McAdam: Red Sox-Yankees fire seemed forced

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McAdam: Red Sox-Yankees fire seemed forced

By Sean McAdam
CSNNE.com Red Sox Insider Follow @sean_mcadam
Perhaps inadvertently, Francisco Cervelli's over-exuberance has given the Red Sox-Yankee rivalry a bit of a spark.

Until Tuesday night, the games between the rivals had been relatively uninteresting, with many of the first dozen games somewhat one-sided.

There's a lot of to live up to for these two teams when they meet. Beyond the expectations of their respective fan bases and the epic clashes in the 2003 and 2004 ALCS are the flashpoints that the rivalry has already boasted -- Lee-Nettles, Munson-Fisk, Zimmer-Martinez, Varitek-Rodriguez, etc.

In 2011, mere quality baseball does not successfully feed the hungry beast -- not when there are 18 games between the teams, with the potential (likelihood?) of seven more to come in October. There have to be subplots, villains, and ultimately, bench-clearings, to make the games compelling.

Even by baseball standards, Tuesday night's half-hearted trots out from the dugout and in from the bullpen were lackluster.

The closest we got to tempers truly flaring came when Jarrod Saltalamacchia stepped in between Cervelli and the path to the pitcher's mound after Cervelli got plunked.

The two catchers stood toe-to-toe and unloaded a few verbal unpleasantires before being separated by home plate umpire Ed Rapuano. As home plate confrontations go in this rivalry, it fell way short of Varitek's face-wash on Rodriguez.

But the Yankees were using the issue for all it was worth -- and then some. Sabathia menacingly yelled out to Lackey from the third-base foul line. Coach Tony Pena was fuming and manager Joe Girardi wasn't far behind.

For the Red Sox part, there was a strict adherence to the line that, no, the pitch from Lackey wasn't intentional and straight-faced professions that, see, the scouting report said to keep Cervelli off the plate.

But every once in a while, the Red Sox deviated from the script, sarcastically noting that the homer was Cervelli's second of the season and third of his career, and hey, if that gets you excited enough to act like you just belted a walk-off homer in the World Series, then, good for you.

It is perhaps a sad commentary that the rivalry needs this kind of juice, but perhaps the unbalanced schedule really has left us with a "more is less'' approach.

No matter how much we might wish otherwise, not every one of 18 regular season meetings is headed for Instant Classic status. Some are going to be downright mundane.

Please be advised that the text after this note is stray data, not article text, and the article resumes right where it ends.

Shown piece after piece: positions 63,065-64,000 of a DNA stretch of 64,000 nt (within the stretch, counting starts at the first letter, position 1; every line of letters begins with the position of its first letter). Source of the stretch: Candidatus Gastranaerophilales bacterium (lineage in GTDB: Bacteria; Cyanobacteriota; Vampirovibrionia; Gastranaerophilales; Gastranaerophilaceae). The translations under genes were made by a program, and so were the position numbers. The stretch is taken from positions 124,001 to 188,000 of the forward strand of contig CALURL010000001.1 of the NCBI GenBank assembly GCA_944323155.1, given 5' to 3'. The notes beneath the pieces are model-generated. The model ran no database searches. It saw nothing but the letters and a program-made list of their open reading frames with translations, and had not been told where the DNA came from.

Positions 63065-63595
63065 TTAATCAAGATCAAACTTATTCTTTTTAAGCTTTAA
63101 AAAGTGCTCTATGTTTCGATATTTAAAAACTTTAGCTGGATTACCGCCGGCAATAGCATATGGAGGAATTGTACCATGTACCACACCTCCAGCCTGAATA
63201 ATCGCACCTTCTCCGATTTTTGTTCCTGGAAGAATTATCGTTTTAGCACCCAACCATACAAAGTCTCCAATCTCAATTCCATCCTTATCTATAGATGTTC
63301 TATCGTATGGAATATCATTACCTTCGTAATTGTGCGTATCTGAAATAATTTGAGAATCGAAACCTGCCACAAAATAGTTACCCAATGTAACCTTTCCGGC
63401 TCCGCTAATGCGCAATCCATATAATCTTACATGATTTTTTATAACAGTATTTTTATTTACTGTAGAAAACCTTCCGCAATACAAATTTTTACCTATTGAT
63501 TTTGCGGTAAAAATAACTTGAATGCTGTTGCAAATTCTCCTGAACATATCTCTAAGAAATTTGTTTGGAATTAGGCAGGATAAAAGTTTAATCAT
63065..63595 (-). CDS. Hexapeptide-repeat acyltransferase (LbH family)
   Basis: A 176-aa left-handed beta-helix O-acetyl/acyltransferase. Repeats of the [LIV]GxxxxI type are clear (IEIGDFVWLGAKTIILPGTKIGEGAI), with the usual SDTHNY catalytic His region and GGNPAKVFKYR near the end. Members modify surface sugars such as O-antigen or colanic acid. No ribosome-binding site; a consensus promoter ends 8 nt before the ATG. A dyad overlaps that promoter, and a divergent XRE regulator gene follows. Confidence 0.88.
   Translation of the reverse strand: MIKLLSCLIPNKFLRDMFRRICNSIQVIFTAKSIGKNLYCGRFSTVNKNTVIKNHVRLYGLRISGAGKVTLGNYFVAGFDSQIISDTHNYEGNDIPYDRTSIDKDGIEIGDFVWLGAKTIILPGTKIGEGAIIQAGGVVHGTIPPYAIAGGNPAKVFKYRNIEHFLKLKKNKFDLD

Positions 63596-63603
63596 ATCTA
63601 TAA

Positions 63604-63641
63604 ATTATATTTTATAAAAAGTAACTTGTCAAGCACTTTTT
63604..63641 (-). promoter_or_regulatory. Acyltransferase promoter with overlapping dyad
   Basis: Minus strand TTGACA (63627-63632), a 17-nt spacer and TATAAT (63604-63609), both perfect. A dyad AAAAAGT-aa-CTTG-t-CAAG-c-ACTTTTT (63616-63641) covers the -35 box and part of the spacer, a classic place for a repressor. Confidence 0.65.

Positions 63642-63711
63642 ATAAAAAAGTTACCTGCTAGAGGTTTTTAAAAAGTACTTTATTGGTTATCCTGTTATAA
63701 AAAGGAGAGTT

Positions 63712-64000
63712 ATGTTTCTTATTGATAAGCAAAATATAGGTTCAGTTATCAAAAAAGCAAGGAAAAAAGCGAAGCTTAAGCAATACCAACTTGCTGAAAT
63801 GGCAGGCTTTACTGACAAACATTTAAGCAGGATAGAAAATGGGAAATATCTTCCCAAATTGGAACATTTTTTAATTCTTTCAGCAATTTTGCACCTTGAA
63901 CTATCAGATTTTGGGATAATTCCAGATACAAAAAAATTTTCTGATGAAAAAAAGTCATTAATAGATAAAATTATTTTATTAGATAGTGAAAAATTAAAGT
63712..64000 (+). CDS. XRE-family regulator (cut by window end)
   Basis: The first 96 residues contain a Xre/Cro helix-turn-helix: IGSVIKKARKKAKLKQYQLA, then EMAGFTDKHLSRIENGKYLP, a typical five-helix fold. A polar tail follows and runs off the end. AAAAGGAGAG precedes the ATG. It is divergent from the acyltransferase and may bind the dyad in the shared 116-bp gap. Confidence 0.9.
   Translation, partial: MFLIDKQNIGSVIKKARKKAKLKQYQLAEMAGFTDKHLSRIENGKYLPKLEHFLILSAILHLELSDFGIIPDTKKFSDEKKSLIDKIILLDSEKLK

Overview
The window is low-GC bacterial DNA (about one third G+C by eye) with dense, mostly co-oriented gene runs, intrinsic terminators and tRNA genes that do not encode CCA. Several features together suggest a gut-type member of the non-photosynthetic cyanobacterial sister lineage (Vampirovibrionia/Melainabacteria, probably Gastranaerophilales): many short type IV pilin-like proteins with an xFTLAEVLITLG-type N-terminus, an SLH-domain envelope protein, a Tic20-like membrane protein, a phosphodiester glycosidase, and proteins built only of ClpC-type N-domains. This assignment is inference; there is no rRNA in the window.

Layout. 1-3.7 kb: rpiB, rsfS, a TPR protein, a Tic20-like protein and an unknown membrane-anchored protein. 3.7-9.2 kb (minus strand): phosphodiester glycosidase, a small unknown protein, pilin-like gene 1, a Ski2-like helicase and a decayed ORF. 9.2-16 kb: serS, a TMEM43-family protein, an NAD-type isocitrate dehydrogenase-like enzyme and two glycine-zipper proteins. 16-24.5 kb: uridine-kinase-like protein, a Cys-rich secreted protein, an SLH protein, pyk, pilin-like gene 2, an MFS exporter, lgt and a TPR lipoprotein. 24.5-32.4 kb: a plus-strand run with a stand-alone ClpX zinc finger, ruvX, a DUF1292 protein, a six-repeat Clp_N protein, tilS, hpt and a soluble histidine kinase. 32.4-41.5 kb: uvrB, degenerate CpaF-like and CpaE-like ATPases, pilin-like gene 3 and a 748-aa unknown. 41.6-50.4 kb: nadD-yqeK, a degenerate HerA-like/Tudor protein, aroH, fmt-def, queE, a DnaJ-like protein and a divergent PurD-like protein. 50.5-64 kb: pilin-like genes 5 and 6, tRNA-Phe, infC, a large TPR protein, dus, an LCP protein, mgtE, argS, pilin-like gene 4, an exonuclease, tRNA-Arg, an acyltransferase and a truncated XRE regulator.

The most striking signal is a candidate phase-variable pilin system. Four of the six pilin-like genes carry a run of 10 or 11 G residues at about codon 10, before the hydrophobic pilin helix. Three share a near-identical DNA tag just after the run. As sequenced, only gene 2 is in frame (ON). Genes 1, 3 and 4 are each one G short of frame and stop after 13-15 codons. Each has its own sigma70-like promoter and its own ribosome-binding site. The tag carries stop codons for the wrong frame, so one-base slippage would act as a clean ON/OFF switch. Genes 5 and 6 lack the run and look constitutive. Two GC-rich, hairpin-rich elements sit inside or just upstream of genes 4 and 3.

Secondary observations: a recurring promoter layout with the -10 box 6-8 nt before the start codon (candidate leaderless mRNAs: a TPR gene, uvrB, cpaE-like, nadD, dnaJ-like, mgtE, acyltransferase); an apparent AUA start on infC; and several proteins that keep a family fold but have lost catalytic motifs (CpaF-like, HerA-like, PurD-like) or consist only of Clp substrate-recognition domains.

That's a by-product of over-exposure, and, just maybe, the disappearance of personalities. The 2003-04 rivalry featured plenty of those.

By 2004, the Yankees had a villain straight out of central casting, Alex Rodriguez, who had a bullseye attached to him for 1) being the game's highest-paid player ever and 2) not doing enough -- in the minds of Red Sox' fans, at least -- to facilitate a deal between the Red Sox and Texas Rangers.

Sure enough, Rodriguez only needed to be wound up and fitted for pinstripes for fireworks to ensue, which they surely did, in the ALCS 2004, i.e. The Rematch.

There were counterparts in the Red Sox dugout, too, including Pedro Martinez and Manny Ramirez, with Johnny Damon and Kevin Millar waiting on deck. They could be counted on for an outrageous quote or an emotional on-field reaction which could light the fuse at any point.

Now? Only a handful of players remain on both teams, mostly in reduced roles.

Where once Martinez and Ramirez represented the Red Sox, now it's Jacoby Ellsbury and Adrian Gonzalez. The Yankees have become a team led by Curtis Granderson and Mark Teixeira. Try getting a fire started with that quartet.

That doesn't mean that there can't be good baseball between the Red Sox and Yankees in 2011. Last month, Josh Reddick's walk-off heroics in the 10th inning capped a thrilling -- if over-long -- game and the prospect of more this post-season is enough to whet a baseball appetite.

But along the way, we may have to deal with games like Tuesday night, when the emotion seemed forced and the over-reaction appeared manufactured.

Sean McAdam can be reached at smcadam@comcastsportsnet.com. Follow Sean on Twitter at http:twitter.comsean_mcadam

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Red Sox rally for 8-7 spring training victory over Twins

Red Sox rally for 8-7 spring training victory over Twins

Brian Bogusevic's RBI single in the eighth inning gave the Red Sox a come-from-behind, 8-7, spring training victory over the Minnesota Twins on Saturday in Fort Myers, Fla.

Bogusevic, 32, an outfielder signed to a minor league deal this winter, played in Japan last season and hasn't been in the major leagues since 2015 with the Phillies.

Reliever Tyler Thornburg, acquired in the offseason trade that sent Travis Shaw to the Milwaukee Brewers, had a rough outing in his Red Sox debut. He allowed five runs (four earned), four hits and a walk in 2/3 of an inning as the Red Sox fell behind 7-3 by the fourth inning.

Left-hander Roenis Elias started for Boston and allowed a first-inning home run to Byungho Park. He struck out three in two innings.

Mookie Betts went 2-for-3 with a double and first base prospect Sam Travis, hitting .500 this spring, tied it at 7 with an RBI double in the sixth.

Red Sox manager John Farrell said earlier Saturday that Eduardo Rodriguez is scheduled to make his first start on Thursday against the Tampa Bay Rays in Fort Myers and Chris Sale will make his first start March 6 against the Houston Astros in West Palm Beach. Rodriguez injured his knee in winter ball in Venezuela and threw his first batting practice session on Saturday.

The Red Sox next travel to Port Charlotte to play the Rays Sunday at 1:05 p.m.